Howard Fineman makes a point I’ve been wondering about, too — why isn’t the Obama team doing a better job in selling the idea that the economy is improving?

The Obama campaign, and the Obama presidency, haven’t done a consistent or convincing job of touting whatever good news there is — and there are increasing amounts of it — about the economy. Yes, the unemployment rate remains high; yes, the “right direction/wrong track” poll numbers remain negative (though not as negative as they once were); yes, millions of Americans remain underwater on their mortgages while big banks horde cash and pile up huge profits.

But there is another side to the story, and the Obama campaign hasn’t sold it well, beyond talking, justifiably, about the success of the auto bailout. Consumer confidence is at its highest point in five years. The stock market has come back from the late Bush-era crash. Home starts and hiring are up. Venture capital groups are lending money again. If you don’t talk about the good stuff, no one else will.

Andrew Sullivan is similarly perplexed.

The Obama campaign does seem to be trying to turn this around. It is running a new ad in swing states that quotes workers claiming the economy is on track to recovery. This comes after another spot released over the weekend in which Morgan Freeman says that “assembly lines are humming again.” The Obama camp also had a two minute ad not long ago in which he declared that “as a nation we are moving forward.”

My sense is the Obama team thinks public perceptions of the economy are baked in and that there are risks involved in telling people what to think of it in a heavy handed way. Perhaps there’s something to this. But Romney and his allies are absolutely bludgeoning the swing states with ads painting a dire picture of the Obama economy. Some of them are explicitly distorting the jobs numbers in particularly brutal fashion. You’d think we’d hear a bit more from Obama and his allies pushing back on this stuff — perhaps by citing all the statistics showing that we are on the mend again.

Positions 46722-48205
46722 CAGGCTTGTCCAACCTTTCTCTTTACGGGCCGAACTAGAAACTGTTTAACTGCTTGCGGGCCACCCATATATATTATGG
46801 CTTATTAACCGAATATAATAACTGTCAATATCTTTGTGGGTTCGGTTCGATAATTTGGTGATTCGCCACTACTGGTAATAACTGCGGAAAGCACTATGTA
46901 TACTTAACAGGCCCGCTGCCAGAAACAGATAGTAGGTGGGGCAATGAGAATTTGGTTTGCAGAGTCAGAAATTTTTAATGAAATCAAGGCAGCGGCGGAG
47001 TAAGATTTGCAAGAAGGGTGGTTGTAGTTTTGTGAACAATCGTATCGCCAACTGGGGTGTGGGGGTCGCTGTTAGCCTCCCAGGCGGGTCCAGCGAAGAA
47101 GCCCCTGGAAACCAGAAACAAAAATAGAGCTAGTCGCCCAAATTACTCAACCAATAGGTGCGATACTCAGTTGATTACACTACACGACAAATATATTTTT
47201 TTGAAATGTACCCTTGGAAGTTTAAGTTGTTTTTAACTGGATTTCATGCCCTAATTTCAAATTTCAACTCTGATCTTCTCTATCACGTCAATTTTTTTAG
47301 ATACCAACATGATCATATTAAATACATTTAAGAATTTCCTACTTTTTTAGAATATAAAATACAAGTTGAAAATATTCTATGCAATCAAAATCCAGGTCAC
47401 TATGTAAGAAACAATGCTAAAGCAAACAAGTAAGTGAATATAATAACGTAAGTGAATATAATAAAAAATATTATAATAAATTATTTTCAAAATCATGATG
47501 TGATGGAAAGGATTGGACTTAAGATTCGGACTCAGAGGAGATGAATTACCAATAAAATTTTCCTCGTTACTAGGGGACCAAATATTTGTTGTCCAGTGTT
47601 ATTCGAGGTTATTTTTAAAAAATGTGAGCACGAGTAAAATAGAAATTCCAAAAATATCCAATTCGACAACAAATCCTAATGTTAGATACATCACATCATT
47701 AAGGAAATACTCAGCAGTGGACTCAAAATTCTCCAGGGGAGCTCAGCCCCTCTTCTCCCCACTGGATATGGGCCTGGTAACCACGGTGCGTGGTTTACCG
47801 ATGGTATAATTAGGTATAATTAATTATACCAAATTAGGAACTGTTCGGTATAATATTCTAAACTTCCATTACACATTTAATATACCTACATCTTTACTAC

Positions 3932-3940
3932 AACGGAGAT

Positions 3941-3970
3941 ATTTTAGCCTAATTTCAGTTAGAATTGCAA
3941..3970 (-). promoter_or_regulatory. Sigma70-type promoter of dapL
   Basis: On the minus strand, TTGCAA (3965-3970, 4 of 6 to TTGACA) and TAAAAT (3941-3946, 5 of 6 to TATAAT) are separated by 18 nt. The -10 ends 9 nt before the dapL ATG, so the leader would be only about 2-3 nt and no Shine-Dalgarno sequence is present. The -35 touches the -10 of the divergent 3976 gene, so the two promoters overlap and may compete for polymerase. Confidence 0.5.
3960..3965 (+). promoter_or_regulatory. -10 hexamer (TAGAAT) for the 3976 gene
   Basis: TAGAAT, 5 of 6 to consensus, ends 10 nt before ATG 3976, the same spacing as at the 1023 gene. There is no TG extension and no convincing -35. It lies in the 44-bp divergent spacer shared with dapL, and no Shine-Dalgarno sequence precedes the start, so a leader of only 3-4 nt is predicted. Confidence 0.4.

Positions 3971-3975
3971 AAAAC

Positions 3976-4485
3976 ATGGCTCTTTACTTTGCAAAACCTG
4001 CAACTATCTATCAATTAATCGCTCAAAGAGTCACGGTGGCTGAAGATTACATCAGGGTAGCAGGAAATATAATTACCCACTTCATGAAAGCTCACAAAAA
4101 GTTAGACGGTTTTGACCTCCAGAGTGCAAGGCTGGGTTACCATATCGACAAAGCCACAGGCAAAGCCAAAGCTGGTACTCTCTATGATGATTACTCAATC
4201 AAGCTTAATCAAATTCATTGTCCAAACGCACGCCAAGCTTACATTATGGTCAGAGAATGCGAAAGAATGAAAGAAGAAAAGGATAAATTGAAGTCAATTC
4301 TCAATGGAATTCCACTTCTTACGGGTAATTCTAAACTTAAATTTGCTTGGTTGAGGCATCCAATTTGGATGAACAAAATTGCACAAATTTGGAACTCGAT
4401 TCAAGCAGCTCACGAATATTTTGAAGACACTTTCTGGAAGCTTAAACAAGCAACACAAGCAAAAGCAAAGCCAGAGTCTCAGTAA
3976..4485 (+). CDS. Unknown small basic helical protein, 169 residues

Rising numbers of people are telling pollsters they think the country is on track to recovery. Today’s Post poll showed that 52 percent think Obama deserves credit for bringing the unemployment rate down below eight percent. The ground is fertile for ads pointing out that the unemployment rate, after peaking at a horrific 10 percent at the depths of the crisis, is now lower than when Obama took office.

It’s a delicate case, to be sure. It can’t be made in a way that makes Obama seem like the candidate of continuing the status quo; it has to be coupled with the promise of a major, substantive policy effort in Obama’s second term to solve deep and long running problems undermining the economic security of the middle class. And it needs to be coupled with the argument that changing course now, to an approach that has already failed us, risks imperiling the progress we're making. But it does seem like a case that needs to be made. Perhaps the Obama team is preparing a more concerted case on the economy for the final stretch of the race.